Data context is the network of connections among data points. Those connections may be created as metadata or simply identified and correlated. Contextual metadata adds value, essentially making it possible to receive information from data.
A single data point on its own is useless. Take the number 42. It may suggest possible contexts -- it could be a cool weather temperature in the Fahrenheit scale, for example, or it could be Bill Clinton, the forty-second president of the United States. If the context is pop culture, it's likely to refer to the meaning of life: In Douglas Adams' The Hitchhiker's Guide to the Galaxy, 42 is the number from which all meaning ("the meaning of life, the universe, and everything") could be derived.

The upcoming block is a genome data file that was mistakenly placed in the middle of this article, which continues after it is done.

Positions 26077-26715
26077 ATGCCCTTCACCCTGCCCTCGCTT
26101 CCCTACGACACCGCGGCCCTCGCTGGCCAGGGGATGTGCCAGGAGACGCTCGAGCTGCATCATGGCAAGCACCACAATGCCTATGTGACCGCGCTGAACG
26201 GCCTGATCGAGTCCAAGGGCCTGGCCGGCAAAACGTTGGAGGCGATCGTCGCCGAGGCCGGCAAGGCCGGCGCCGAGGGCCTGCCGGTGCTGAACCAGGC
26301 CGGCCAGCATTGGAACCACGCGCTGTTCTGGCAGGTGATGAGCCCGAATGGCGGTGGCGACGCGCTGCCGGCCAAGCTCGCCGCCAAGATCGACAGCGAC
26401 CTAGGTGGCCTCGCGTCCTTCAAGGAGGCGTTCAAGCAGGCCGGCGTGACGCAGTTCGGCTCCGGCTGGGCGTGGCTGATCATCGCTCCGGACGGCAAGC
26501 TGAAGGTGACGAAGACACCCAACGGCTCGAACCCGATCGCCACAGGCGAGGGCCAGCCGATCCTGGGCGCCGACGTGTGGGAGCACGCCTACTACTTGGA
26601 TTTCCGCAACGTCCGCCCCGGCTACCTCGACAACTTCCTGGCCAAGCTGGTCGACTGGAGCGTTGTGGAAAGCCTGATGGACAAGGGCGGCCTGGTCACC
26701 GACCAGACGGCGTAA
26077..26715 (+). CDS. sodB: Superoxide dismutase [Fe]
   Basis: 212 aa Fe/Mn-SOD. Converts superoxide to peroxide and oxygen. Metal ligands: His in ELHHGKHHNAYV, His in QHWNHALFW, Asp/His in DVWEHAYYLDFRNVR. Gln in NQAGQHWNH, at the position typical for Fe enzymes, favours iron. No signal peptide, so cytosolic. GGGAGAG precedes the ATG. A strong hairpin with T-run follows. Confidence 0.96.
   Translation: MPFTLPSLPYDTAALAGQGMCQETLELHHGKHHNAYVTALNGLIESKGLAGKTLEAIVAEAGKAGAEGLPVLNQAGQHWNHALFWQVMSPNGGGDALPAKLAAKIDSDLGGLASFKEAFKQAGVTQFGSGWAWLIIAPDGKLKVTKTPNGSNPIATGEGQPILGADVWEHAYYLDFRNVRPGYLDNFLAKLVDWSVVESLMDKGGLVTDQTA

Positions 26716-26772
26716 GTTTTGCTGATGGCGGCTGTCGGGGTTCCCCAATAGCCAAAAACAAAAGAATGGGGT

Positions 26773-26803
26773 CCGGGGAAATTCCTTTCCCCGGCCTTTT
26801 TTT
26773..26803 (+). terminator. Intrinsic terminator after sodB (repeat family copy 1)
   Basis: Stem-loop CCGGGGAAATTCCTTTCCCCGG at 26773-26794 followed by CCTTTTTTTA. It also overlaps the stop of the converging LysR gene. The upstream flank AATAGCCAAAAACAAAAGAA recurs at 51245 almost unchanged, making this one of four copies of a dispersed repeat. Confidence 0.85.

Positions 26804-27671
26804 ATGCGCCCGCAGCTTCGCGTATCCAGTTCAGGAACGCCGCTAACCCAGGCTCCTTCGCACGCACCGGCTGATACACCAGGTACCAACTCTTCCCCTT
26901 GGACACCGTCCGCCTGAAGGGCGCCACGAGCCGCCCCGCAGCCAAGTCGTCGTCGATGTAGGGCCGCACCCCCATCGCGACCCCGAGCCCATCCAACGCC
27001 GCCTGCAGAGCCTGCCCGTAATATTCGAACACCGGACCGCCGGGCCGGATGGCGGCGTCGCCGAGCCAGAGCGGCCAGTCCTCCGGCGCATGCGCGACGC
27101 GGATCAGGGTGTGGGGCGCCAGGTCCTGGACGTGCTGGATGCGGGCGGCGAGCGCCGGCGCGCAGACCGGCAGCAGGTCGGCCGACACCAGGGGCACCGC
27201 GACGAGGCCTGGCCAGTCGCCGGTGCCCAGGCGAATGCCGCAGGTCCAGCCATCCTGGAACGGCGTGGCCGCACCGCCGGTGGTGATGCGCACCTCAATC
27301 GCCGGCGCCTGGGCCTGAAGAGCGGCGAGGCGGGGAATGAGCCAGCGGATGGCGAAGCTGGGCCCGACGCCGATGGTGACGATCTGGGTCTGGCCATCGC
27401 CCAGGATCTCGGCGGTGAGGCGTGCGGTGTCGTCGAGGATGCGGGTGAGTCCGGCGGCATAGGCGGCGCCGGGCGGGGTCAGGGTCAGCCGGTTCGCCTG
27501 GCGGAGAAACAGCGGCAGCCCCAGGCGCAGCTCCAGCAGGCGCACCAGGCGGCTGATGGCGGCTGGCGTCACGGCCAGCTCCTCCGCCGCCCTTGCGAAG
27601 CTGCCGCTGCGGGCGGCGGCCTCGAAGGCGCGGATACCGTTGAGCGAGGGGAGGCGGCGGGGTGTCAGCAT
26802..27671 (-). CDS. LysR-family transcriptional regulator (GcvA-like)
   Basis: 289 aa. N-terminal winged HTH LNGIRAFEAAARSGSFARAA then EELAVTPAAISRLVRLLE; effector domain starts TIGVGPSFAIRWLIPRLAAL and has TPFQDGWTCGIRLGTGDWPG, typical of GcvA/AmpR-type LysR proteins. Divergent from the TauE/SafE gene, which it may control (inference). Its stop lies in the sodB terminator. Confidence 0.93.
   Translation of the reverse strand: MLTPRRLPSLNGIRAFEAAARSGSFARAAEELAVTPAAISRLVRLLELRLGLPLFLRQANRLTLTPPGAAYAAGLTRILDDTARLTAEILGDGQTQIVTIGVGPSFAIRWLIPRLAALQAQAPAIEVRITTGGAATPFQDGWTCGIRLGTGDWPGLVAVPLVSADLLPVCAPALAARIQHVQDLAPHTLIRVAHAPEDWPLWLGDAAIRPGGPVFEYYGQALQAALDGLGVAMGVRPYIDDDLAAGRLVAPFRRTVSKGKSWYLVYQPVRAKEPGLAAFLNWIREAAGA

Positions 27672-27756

Without context, the number 42 cannot yield information and will not help any individual or organization achieve their goals and objectives. The addition of context is particularly crucial for realizing value from big data, which by nature of its volume must be automatically processed.
In business analytics (BA), gathering context from external sources can provide useful information about events that have significance for the organization. Context for an unexplained surge in sales, for example, could be provided by pulling in data from news and social media as well as less obvious sources, such as weather over that period. Explored in context, it may be able to identify external causes for the increase, and that information might be used to guide future business decisions.